World Food Day is observed annually on October 16 to highlight the millions of people worldwide who cannot afford a healthy diet and the need for regular access to nutritious food.
To commemorate the day, Barbados TODAY spoke with Slow Food Barbados’ Director, Julie Hooper-McNeel, to discuss this year’s World Food Day theme and raise awareness of the organisation’s charitable initiatives.
The Slow Food movement envisions a world where all people can access and enjoy local food that is good, clean and fair. Slow Food Barbados was founded in 2012, but the Slow Food International movement has been in existence since 1989. It has grown into a global campaign involving millions of people in over 160 countries.
World Food Day’s 2022 theme, Leave No One Behind, according to McNeel, fits Slow Food’s efforts this year.
“Our theme speaks to recovery after the pandemic and fixing our food system and climate change and all the other pressures we’re facing right now. Slow Food, in my view, is the best way to tackle this as a community. Slow Food’s theme this year is regeneration, and it’s not only regenerative farming; it’s regenerative practises and regenerating our community. We feel very grateful to be able to work in a space and to try to create meaningful change,” she explained.
The registered charity is celebrating its 10th anniversary this year, and since its inception, they have been able to engage with communities in many different ways. These include linking chefs directly to farmers in their farm-to-table series, taking pop-up events into restaurants, creating sustainable seafood and buyers’ guides, directing consumers straight to farmers, producers and farmers’ markets and more. According to McNeel, these efforts make it easier for persons to engage with the local food system.
“Everything that we do, we place importance on doing it in harmony with the environment, so that’s the clean side of Slow Food. Then we want to look at regenerative farming practices,” she noted, adding that industrial agriculture and food processing is responsible for 37 per cent of greenhouse gas emissions.
She made the call for entities to look at our systems and reimagine them in a way that is more in harmony with our surroundings.
The Slow Soup Drive, born out of the COVID-19 pandemic in 2020, continues to grow, attracting the attention of chefs and volunteers, and has so far has served over 50,000 soups to vulnerable persons in communities in the north of the island.
Located in Walkers Reserve, the Slow Soup kitchen operates three days a week — Mondays, Wednesdays and Fridays.
“We are always looking for new volunteers to help us out. We have a chef each day, so they [volunteers] have the opportunity to work with a chef. We purchase from farmers and try to use only local ingredients. It [the soup] really is a nutrient-dense, nutrient-packed meal that they’re [vulnerable persons in the community] getting,” she shared.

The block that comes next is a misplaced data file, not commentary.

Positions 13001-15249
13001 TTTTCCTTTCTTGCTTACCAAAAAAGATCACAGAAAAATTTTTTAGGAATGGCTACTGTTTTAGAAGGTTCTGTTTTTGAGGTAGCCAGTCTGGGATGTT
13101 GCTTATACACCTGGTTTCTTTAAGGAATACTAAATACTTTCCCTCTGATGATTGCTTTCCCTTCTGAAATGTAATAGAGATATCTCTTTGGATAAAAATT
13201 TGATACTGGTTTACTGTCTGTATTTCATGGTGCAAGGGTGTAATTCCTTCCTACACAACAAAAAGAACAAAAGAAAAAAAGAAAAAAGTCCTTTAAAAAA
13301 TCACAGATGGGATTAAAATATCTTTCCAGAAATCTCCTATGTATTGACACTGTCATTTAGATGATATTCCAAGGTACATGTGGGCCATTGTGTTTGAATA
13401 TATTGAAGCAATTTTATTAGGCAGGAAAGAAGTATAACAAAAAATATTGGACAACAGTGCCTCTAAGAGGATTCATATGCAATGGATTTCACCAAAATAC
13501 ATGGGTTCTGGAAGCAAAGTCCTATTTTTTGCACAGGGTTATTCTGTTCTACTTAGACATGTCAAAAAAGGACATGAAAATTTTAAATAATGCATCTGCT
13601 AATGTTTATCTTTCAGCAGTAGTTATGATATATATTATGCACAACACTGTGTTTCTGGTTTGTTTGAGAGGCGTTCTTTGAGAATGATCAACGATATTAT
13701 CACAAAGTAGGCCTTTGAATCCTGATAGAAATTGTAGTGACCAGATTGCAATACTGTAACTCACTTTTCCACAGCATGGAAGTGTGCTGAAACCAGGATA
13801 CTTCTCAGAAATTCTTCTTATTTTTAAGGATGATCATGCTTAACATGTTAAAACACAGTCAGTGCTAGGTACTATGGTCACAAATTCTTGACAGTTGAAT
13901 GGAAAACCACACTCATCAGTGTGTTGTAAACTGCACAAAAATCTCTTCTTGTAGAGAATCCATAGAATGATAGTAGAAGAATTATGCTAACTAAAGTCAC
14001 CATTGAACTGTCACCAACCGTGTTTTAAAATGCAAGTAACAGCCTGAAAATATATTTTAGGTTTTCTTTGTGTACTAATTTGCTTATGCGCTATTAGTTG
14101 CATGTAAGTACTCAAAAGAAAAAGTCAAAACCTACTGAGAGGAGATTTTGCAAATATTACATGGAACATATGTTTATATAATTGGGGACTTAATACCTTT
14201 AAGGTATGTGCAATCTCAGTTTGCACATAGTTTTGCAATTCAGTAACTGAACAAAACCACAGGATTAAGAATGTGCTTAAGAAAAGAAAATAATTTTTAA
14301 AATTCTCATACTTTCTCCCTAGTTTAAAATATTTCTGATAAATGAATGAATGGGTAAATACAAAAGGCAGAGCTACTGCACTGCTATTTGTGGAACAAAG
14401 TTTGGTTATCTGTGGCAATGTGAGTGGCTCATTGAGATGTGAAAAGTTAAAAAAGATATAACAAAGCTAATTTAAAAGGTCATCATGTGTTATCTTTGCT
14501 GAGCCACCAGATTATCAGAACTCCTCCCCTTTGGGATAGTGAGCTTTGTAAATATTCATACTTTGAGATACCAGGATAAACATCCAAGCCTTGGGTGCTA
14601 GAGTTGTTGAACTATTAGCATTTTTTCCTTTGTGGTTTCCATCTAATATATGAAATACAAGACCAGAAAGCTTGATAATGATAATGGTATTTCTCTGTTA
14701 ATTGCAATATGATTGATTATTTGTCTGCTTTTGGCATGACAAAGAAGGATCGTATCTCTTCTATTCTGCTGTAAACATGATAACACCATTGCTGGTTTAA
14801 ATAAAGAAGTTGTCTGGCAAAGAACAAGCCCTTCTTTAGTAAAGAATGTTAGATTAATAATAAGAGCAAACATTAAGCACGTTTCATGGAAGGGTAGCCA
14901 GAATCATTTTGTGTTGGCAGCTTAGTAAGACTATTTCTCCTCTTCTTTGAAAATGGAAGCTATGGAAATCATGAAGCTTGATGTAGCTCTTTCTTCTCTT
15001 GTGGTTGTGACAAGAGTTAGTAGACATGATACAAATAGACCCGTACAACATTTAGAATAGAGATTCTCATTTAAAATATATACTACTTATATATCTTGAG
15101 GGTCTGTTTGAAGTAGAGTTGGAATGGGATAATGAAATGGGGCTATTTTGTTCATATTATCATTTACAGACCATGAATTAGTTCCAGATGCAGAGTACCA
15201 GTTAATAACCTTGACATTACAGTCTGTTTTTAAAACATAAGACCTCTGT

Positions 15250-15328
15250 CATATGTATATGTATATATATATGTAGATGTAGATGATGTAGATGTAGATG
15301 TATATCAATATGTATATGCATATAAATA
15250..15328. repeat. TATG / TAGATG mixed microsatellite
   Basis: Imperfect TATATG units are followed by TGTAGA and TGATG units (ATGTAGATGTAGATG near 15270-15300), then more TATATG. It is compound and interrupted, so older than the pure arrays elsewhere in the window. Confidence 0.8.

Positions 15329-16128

One of the highlights of the Slow Food Barbados calendar is the annual #SlowSeven Challenge, where participants register and eat local for one week, using only ingredients that are grown, caught, raised and produced in Barbados. This year’s challenge runs from October 23 to 30 and features a new lineup to the category — Best Slow Soup, plus a spinoff initiative that promotes engagement with restaurants and hotels.
“It is a slow time of the year, and they have a little more ability to get creative, and so something engaging with communities and also help to draw people to come out and support at this time of year. This year, we’re asking them to participate by putting a #SlowSeven special on the menu. A dish that is mainly sourced from ingredients grown here in Barbados. If they want to engage with Slow Food and the Leave No One Behind concept, we’re promoting a “buy a soup, give a soup” programme. They’re able to get directly involved by adding five dollars to their soup of the day, and every time someone purchases, it allows patrons to give back, and we’ll make a soup for someone vulnerable in the community,” she explained.
Slow Food’s cookbook, Bajan Big Soup: A Community Cookbook, was released in June and features hundreds of mouth-watering soup recipes from chefs and other individuals involved in the Slow Soup Drive. McNeel noted that the cookbook is a way to honour all the persons and organisations that were able to make it a reality.
Looking forward, the Slow Food Barbados movement plans to continue along the path of social enterprises and sustainability. And, as a charity completely supported by community efforts, they plan to continue with their fundraising initiatives.
McNeel revealed that their virtual garden programme, where they conduct farm tours and work with educators to cover topics in the curriculum for primary schools, has expanded to three Caribbean countries — Jamaica, St Vincent and St Kitts and Nevis. This was made possible through funding in 2021.
“We’re regenerating right now coming out of the pandemic and doing the best we can to build resiliency within our food system in Barbados. We really encourage everyone to get involved because Slow Food is a way everyone can come together and create meaningful change,” she said.